And so, we take a step back and look at Safeco Field. With its large dimensions and slightly colder climate, what could the Mariners do to put themselves in a position to dominate at least 81 of their games played? Jack Zduriencik knows, and it all started back in the offseason of 2008 when he traded JJ Putz for a few no name players and payroll relief.

In the period of time since, Putz has blown up and been injured, finally agreeing to a small one year pact with the White Sox laden with incentives. Once one of the top firemen in the game, a guy who could match the likes of Jonathan Papelbon and Joe Nathan pitch for pitch, he now hopes to pitch quality MLB relief without getting injured.

On the other side of the spectrum, the Mariners got one of the faces of their franchise in the deal, Franklin Gutierrez, along with Endy Chavez who was unfortunately injured (probably career ending), and Mike Carp who was projected to be the Mariners first sacker until the Kotchman deal.

Expensive Raul Ibanez was also let go, and although he went to the Phillies and played an instrumental role on their World Series roster, his style of play did not fit the Mariner way. The Mariner way may be the best all around way. The concepts Zduriencik is applying were even discussed in the book Moneyball by Michael Lewis, but if you were like any other baseball fan, then all you drew from the book was the revelation that On Base and Slugging Percentage is good.

Zduriencik is making sure to turn over roster spots to talented, younger players with a knack for running and playing defense. He has already made improvements to a defense that made most other Major League clubs shake their heads in disappointment as hits were snatched out of thin air, bringing in Chone Figgins, Casey Kotchman, and huge run preventer Cliff Lee.

Lee was had at an extremely low price, and he is one of the game's top hurlers. He and Felix Hernandez should form the best 1-2 combo in baseball. The large Safeco Field will host uber defense as the Mariners suit up for the 2010 season. And the questions are posed again.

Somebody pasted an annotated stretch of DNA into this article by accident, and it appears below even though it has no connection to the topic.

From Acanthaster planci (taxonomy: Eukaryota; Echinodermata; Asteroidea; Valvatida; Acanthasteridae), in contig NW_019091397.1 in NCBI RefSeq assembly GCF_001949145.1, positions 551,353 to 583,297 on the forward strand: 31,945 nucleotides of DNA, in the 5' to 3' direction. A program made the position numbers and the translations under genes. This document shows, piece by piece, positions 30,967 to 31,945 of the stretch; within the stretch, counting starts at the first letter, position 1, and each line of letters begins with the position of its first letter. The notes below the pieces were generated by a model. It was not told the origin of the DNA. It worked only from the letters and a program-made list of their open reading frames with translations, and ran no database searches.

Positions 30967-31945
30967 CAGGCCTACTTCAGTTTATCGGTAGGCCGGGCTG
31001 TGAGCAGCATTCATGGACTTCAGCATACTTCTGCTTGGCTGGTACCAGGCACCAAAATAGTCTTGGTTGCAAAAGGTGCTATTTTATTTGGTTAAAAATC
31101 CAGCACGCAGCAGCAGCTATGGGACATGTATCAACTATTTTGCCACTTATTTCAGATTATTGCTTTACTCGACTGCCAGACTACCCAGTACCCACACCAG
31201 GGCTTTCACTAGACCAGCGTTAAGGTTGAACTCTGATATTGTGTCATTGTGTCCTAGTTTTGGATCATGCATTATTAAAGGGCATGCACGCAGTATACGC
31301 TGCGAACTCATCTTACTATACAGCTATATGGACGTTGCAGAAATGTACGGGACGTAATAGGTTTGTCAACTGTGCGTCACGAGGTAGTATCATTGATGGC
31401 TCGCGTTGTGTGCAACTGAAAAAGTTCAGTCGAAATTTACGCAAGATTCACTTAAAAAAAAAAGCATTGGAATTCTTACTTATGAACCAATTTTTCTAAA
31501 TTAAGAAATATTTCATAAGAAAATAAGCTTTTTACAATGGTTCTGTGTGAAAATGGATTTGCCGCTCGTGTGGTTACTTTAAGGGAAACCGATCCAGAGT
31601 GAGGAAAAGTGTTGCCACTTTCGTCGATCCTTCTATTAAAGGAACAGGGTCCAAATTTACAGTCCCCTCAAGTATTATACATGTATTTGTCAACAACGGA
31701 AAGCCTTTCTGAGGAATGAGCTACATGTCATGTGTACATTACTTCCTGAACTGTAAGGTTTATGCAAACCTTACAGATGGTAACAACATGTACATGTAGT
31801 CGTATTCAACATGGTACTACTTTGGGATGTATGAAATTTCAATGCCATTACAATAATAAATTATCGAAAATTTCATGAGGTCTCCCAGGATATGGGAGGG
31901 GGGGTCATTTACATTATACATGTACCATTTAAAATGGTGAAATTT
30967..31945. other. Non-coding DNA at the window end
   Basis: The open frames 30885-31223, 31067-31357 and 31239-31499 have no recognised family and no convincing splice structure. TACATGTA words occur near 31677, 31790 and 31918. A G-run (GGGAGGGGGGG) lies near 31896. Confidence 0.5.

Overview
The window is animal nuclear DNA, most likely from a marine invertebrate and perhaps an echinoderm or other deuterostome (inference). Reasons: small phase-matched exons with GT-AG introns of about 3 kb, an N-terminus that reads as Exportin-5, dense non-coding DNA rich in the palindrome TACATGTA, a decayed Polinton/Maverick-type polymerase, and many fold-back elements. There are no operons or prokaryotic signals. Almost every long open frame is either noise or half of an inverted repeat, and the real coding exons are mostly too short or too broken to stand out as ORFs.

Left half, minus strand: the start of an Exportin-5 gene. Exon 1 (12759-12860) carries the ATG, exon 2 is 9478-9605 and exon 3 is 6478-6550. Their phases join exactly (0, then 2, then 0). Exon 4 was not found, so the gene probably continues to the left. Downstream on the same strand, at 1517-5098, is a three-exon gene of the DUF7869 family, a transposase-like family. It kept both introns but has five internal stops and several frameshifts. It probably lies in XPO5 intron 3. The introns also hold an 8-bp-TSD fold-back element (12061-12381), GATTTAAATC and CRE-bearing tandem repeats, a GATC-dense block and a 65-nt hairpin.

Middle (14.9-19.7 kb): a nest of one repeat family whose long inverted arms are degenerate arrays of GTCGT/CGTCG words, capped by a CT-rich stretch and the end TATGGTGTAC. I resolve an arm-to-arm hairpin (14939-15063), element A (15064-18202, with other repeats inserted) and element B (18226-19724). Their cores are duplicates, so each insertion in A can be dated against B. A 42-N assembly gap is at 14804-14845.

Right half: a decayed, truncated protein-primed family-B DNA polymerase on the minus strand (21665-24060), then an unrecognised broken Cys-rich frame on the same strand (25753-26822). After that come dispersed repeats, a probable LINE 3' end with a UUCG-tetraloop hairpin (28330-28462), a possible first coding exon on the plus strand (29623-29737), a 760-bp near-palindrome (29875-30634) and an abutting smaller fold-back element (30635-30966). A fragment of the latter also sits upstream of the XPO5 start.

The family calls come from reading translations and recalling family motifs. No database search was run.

Can the Mariners go dollar-for-dollar with the Yankees or Red Sox on any free agent? Can this Seattle team go in and hang a 10-spot on the board against CC Sabathia? Will there be a mashing 3-4 combo that hits 40 HRs each, emulating Rodriguez-Griffey Jr. of the magical Mariner 90's?

The answer to all of these questions is most likely no. But that's not their style of play. The Mariners don't look for a grand slam everytime the bases are loaded, or hope for the game winning solo shot in high scoring extra innings. The Mariners are a different team than that.

Some say it's a National League style of play, but excuse me if I just saw the Phillies piggyback on monstrous lineup power to represent the National League in the World Series. This is not a National League style of play. This is a new style of play.

Jack Zduriencik notices a wry grin creeping across his face as he learns that Kotchman passed his physical, and he realizes that another piece of the puzzle has fallen right into place.

Building around youth, speed, and defense. Yeah, that's Zduriencik's style of play.